We dated the Zeros… so you don’t have to.

31
May

Why I needed a break from one of my most intimate relationships

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breakBy and large I’m not a fan of ‘taking a break’ in relationships. Most of the time ‘taking a break’ is just training wheels for breaking up. But this week I decided that I had to take a break from one particular relationship. Though it has brought be a lot of joy over the years, lately I’ve begun to feel that it just isn’t healthy. I’ve become clingy and co-dependent and it has been causing me to neglect my other relationships. Yup, that’s right. I’m taking about my relationship with my iPhone.

Don’t get me wrong. I’m not bagging on the iPhone. I love my phone. I think it is a wonderful invention. But I don’t always like myself when I’m using it. I decided that for three days I’d use my phone as a phone only. But then I realized that I actually use email for work. So I revised the plan to just the phone and my work email.

Knowing that I have absolutely no willpower whatsoever, I knew that I couldn’t just ignore my apps. I’d have to get rid of them. All of them. But when it came to actually press the x as the little icons giggled away, I just couldn’t do it. What if I lost all my settings? What if deleting my Letterpress app got rid of all my games (particularly the ones I’m winning)? I just wasn’t willing to risk it. Which just shows how much I needed to try this little experiment.

So I moved all of my social media and entertainment apps to the very last page. I hoped I had just enough will power to go with an ‘out of sight, out of mind’ approach.

If I really wanted to try and break myself of my bad habits (and get some actual work done) ignoring my phone would not be quite enough. I was also going to have to avoid all vehicles for connecting to social media and entertainment, including iPad, TV, and most of the internet. Because my house resembles an apple showroom, this was not going to be easy.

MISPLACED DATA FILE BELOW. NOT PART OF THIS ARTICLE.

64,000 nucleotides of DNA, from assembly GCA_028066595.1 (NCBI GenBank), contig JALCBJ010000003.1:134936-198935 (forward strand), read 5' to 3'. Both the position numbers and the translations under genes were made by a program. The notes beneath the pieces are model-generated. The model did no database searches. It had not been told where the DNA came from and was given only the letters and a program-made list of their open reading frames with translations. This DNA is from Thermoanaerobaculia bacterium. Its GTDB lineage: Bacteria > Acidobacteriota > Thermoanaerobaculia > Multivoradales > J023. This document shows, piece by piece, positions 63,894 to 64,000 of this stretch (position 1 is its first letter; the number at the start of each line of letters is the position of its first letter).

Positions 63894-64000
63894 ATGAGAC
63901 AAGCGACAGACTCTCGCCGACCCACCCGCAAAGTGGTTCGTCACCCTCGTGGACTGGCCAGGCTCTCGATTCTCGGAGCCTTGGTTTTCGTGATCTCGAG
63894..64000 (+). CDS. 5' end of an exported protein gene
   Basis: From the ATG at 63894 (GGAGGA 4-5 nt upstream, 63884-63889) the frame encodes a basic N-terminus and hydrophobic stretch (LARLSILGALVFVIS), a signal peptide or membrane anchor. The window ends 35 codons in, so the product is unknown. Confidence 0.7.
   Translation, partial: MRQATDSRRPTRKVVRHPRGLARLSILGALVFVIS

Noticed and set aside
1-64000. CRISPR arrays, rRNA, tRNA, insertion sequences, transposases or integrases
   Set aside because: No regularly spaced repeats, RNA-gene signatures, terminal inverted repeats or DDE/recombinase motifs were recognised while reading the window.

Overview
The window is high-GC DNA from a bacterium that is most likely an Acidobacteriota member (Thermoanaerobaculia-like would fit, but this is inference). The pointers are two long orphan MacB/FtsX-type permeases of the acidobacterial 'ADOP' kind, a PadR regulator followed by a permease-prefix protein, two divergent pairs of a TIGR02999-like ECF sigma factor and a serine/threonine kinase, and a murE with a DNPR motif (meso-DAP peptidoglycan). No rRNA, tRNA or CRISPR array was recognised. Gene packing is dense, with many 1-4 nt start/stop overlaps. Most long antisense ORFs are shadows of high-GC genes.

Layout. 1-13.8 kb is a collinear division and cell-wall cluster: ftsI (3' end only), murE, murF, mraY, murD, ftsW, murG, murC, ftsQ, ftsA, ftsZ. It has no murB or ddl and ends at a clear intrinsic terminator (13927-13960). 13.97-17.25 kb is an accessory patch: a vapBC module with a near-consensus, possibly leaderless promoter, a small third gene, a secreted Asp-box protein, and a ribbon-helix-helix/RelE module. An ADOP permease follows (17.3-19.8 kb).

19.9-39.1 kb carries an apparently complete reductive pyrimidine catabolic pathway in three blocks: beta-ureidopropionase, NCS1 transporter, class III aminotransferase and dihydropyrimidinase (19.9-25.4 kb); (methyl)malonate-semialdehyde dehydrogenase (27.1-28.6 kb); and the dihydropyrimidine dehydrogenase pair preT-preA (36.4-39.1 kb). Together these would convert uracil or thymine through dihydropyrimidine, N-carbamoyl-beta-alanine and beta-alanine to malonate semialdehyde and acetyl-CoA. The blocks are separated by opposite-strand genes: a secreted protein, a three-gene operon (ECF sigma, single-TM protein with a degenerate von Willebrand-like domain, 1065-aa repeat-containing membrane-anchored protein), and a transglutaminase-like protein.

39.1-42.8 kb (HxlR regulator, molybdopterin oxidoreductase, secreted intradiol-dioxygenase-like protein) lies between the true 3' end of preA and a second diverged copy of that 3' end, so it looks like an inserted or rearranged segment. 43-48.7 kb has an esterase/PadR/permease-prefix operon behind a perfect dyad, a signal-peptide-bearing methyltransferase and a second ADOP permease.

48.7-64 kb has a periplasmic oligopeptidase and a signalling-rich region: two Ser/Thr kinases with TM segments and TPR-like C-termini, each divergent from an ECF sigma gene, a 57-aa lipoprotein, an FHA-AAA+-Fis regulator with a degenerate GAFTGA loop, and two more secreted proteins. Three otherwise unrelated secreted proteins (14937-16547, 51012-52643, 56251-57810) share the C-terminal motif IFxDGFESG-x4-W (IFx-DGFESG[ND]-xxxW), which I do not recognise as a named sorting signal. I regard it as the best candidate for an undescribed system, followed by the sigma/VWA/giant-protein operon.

Here’s what I find really interesting… whenever I’ve told people that I’m on a break from the ‘smart’ part of my smart-phone, none of them has asked me why. It seems I’m not the only one who is disturbed at how addicted I am to my phone. The vast majority of people have said they’ve been thinking about attempting the same thing, but haven’t quite been able to bring themselves to actually do it. Many people have said that they’ve recently gotten into discussions (and in some cases actual fights) with their significant other about inappropriate phone usage. We know that checking our phones when we’re out to dinner with someone is totally rude, but we can’t seem to help ourselves. Even if we manage to prevent ourselves from checking twitter, facebook or pinterest in front of our date, we whip out our phones the second he or she gets up to go to the bathroom. At least I do. And I don’t like it. Can’t we just sit anymore? Can’t we just be? I wanted to try. At least for three days.

And so I did it. And you know what? It wasn’t as hard as I thought it would be. Granted, it helped that the three days of my experiment were really busy. The biggest test was the hour wait I had for an appointment the very first day. I longed to fill the time with some mindless internet browsing. I’ll admit I was tempted. I’m just sitting here, I thought, so what’s the harm in a few games of Letterpress? But I’d made a commitment to myself and I wanted to honor it. After that first day, it got easier. I’m not saying I wasn’t tempted. In down moments I often reflexively reached for my phone, only to force myself to put it down.

I had a feeling that disconnecting from social media would actually make be feel more connected to the people in my real life. Though that was the case to some extent, cheesy as it sounds, the person I really reconnected with through this experiment was myself. It turns out the ‘i’ in iPhone is a bit illusory. The distraction of constant access to media, news, games, audiobooks, etc, has made me much less in touch with my actual I.

Without these things I did things I hadn’t done in ages. I thought. I meditated. I stretched. I slept more and exercised more. I took walks and looked at the world around me. Instead of looking at Pinterest while listening to an audiobook and periodically checking my facebook, I just did one thing at a time. Life slowed down. Yes there was some boredom, some frustration, some irritation, and yes… a lot of temptation. But mostly it was really peaceful. Granted, it was only for three days, but in those few days I did notice a change in my pace, my rhythm, and my energy. The question, of course, is how long the changes will last.

Now that my three-day experiment has come to an end, will it have done any good? Now that I’m allowing myself full access to my phone and all of its many capabilities, I wonder how much I avail myself of them. Will I behave like the addict I’d become and slide right back into my old ways? Or will this experiment be enough to teach myself a little moderation?

Either way, I’m glad I did it.

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